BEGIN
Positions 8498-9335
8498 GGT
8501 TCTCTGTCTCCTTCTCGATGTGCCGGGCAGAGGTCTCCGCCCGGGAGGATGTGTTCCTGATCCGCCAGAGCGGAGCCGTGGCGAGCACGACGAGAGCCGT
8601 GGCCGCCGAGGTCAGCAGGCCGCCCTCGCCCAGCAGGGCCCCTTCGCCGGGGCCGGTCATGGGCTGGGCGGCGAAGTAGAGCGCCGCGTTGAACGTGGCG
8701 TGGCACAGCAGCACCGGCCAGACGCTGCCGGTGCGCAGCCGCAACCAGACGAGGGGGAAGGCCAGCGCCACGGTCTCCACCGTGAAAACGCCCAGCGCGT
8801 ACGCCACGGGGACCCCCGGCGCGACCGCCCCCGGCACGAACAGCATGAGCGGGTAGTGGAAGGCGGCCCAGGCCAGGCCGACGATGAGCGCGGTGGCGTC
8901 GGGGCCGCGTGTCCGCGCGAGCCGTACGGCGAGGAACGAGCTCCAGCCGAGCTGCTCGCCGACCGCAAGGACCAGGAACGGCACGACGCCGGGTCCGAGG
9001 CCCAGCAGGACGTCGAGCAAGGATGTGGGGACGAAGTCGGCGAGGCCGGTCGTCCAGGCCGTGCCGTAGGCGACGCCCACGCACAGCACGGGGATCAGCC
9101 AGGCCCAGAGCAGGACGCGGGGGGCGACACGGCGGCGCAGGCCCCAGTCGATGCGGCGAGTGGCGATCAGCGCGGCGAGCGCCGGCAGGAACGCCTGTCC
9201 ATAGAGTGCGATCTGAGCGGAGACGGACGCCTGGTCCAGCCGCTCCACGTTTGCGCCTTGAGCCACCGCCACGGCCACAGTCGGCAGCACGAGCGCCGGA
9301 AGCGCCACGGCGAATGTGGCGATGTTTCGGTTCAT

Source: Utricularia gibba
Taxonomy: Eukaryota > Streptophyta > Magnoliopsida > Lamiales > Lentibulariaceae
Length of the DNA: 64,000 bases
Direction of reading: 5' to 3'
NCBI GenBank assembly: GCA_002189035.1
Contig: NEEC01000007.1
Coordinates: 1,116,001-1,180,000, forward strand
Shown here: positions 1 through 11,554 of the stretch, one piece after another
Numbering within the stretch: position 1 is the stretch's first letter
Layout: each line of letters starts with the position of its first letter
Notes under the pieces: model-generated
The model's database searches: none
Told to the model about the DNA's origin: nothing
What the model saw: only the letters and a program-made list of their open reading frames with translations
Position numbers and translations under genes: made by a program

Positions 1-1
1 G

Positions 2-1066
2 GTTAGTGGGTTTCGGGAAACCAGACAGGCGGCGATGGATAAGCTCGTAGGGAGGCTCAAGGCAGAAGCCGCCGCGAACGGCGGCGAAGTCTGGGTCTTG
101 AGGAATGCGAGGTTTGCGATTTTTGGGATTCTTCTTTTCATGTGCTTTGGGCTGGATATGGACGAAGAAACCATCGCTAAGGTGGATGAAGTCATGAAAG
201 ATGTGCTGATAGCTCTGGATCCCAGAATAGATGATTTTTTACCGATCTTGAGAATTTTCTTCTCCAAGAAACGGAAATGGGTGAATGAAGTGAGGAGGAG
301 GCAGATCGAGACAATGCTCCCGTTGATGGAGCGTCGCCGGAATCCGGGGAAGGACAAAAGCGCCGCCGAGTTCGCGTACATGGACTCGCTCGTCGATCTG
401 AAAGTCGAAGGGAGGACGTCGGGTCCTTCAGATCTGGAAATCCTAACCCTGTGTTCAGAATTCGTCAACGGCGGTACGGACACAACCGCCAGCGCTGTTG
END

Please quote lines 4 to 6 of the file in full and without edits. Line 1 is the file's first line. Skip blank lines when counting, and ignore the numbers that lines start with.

8601 GGCCGCCGAGGTCAGCAGGCCGCCCTCGCCCAGCAGGGCCCCTTCGCCGGGGCCGGTCATGGGCTGGGCGGCGAAGTAGAGCGCCGCGTTGAACGTGGCG
8701 TGGCACAGCAGCACCGGCCAGACGCTGCCGGTGCGCAGCCGCAACCAGACGAGGGGGAAGGCCAGCGCCACGGTCTCCACCGTGAAAACGCCCAGCGCGT
8801 ACGCCACGGGGACCCCCGGCGCGACCGCCCCCGGCACGAACAGCATGAGCGGGTAGTGGAAGGCGGCCCAGGCCAGGCCGACGATGAGCGCGGTGGCGTC